Delights: March 4 to March 10

March 4: A school of celestial salmon leapt joyfully from the horizon, their heavy fins serrating the sky. In cheerful lines from big to small, they flung themselves from the rising sun to the still-dark heavens.

March 4: As one does when whales are near by, Kevin & I climbed into a tiny boat in hopes of a sighting. No gold piece nailed to the mast for us: a glimpse was prize enough. Yes, we saw fluke and back and spray. For me, though, the surprise was the Arch of Los Cabos. As we motored toward it in the marvelous green water, I recognized the very same arch I had chosen from a pile of pictures for my 2020 writer’s Vision Board. Vision made real? I’ll keep writing.

March 5: I am awakened by the Pacific Ocean. It is a museum of enormous sounds. A pile of lumber crashes twenty feet to the ground, with bass drum accents. Lightning explodes. A jet takes off again and again. A kettle drum rumbles toward its great orchestral moment. Even in its lulls, the ocean mimics hurricane winds: hard and relentless. I am two hundred yards away and still the vibrations from waves-pounding-sand reach me. I’ve stepped away to write this, and the silence here is stark.

I think these sunrise clouds look like an ocean in the sky. Photo by Kevin Ogle.

March 6: I visited the ocean today. It was calm, a gray blue blanket extending to the horizon. The waves approached the sand politely, but I read their history, for I stood on a sand wall created by ocean and sand in more turbulent hours. This is my last day at the Pacific, so I resolved to plant at least my hand in the water. I scrambled down the bank and scampered forward and back, manically, unwilling to wet my sneakers (which would soon lie in my suitcase). At last I planted my hand in the pillowy foam and recovered my perch. I watched as the ocean softened the sand-fall I’d created during my descent. Soon no trace will lie, except the warmth of my hand meeting the warmth of the wave.

March 6:  Our airport shuttle took us homeward. As I gazed once more across desert, the tie-dye sky invented by my sunglasses reminded me that I had been somewhere special indeed.

March 7: When I asked for a refill of my iced tea, the smiling waitress brought me a second. When she saw my second nearing empty, she arrived with two more. The four lemon wedges made a whole, and the four servings of caffeine ignited with Jeremiah a conversation about writing, emotion, the universal within the personal, Heidegger’s necessity and contingency, and Godzilla. Eventually, our fluids introduced a new necessity and we left the pancake house at last: our stomachs staunchly full and our brains on fire.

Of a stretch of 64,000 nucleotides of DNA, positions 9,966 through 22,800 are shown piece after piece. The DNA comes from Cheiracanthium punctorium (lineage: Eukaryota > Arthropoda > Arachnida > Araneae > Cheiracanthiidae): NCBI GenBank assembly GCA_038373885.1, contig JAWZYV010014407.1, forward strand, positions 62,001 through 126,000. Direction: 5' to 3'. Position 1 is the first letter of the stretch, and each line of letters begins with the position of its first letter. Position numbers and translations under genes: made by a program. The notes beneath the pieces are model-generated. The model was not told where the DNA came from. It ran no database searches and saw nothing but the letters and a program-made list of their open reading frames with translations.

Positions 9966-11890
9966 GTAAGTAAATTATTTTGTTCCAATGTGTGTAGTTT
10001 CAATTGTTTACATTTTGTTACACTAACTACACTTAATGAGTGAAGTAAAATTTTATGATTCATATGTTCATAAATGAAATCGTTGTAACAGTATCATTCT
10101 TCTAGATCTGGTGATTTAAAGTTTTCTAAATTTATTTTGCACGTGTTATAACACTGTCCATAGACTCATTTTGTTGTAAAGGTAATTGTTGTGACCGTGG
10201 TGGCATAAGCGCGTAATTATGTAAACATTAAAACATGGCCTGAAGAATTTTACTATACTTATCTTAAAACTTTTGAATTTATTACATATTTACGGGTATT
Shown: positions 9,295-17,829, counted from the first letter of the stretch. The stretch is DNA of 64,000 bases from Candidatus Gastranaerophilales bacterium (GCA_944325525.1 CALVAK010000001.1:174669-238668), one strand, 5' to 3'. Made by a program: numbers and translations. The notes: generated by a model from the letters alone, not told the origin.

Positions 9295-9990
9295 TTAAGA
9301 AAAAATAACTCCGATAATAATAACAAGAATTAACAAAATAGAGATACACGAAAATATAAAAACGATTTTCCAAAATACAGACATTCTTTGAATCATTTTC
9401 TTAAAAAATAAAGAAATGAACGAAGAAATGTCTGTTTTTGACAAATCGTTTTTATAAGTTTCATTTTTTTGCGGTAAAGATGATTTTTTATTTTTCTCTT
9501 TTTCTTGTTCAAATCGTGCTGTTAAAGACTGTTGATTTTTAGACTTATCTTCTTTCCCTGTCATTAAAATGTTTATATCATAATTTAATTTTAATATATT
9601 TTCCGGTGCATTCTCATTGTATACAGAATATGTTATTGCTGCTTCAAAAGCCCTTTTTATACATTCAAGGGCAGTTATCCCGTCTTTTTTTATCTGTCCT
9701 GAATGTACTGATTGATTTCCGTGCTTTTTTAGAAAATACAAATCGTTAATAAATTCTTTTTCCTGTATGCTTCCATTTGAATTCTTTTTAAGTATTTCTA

March 8: On this beautiful afternoon, I turned onto the woodland path that snakes between the houses and the creek. Would I see my mother’s ducks? I did see: A dozen families scattered across the tiny playground. A father watching his daughter find her way across the creek. A little girl navigating her bicycle well ahead of her father’s call. Dogs and their happy companions. Minnows and neighbors.  And — yes! — the ducks. Spring.

Random, I know. And not relevant (except it’s my brain on jet lag + Daylight Savings Time).

March 9: I met someone today who ends each week by making a Quad Chart. In one square, he lists his accomplishments for the week. In a second square, he identifies questions that had occurred to him. In the third, he lists what he called “risks” (which I took to mean impediments). And in the remaining square, he posited his plans for the upcoming week and the one beyond. Our conversation occurred in a bread-and-butter work context, but I was as charmed as if he had handed me a Red Velvet cupcake. How might I use this Quad Square to guide and motivate me for some of my “passion projects” here at home? How might you?

Two yoga studios at dawn.

March 10: Each morning for the past month, I’ve listened — in five minute bits — to a sonorous male voice narrating the latest book by the Franciscan priest Richard Rohr. Today (and most days) he reminds us of the value of contemplative prayer. And today (as he does most days), he emphasizes how God meets us where we are: meditating, walking, running, cycling — whatever quiets us in body, mind and heart. This old joke in particular made me laugh out loud: “It is forbidden to smoke while you are praying! But it is wonderful and meritorious to pray while you are smoking!” Substitute beer for tobacco and I’m in business!

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Luminous, brilliant, glorious, sublime, rapturous  — So say these tiny signs above the sink at Prana Del Mar. I saw a new one each time I walked in: a reminder of who we are.
The road to our hotel may have been an arroyo but it was also a road of goats, belled and running.

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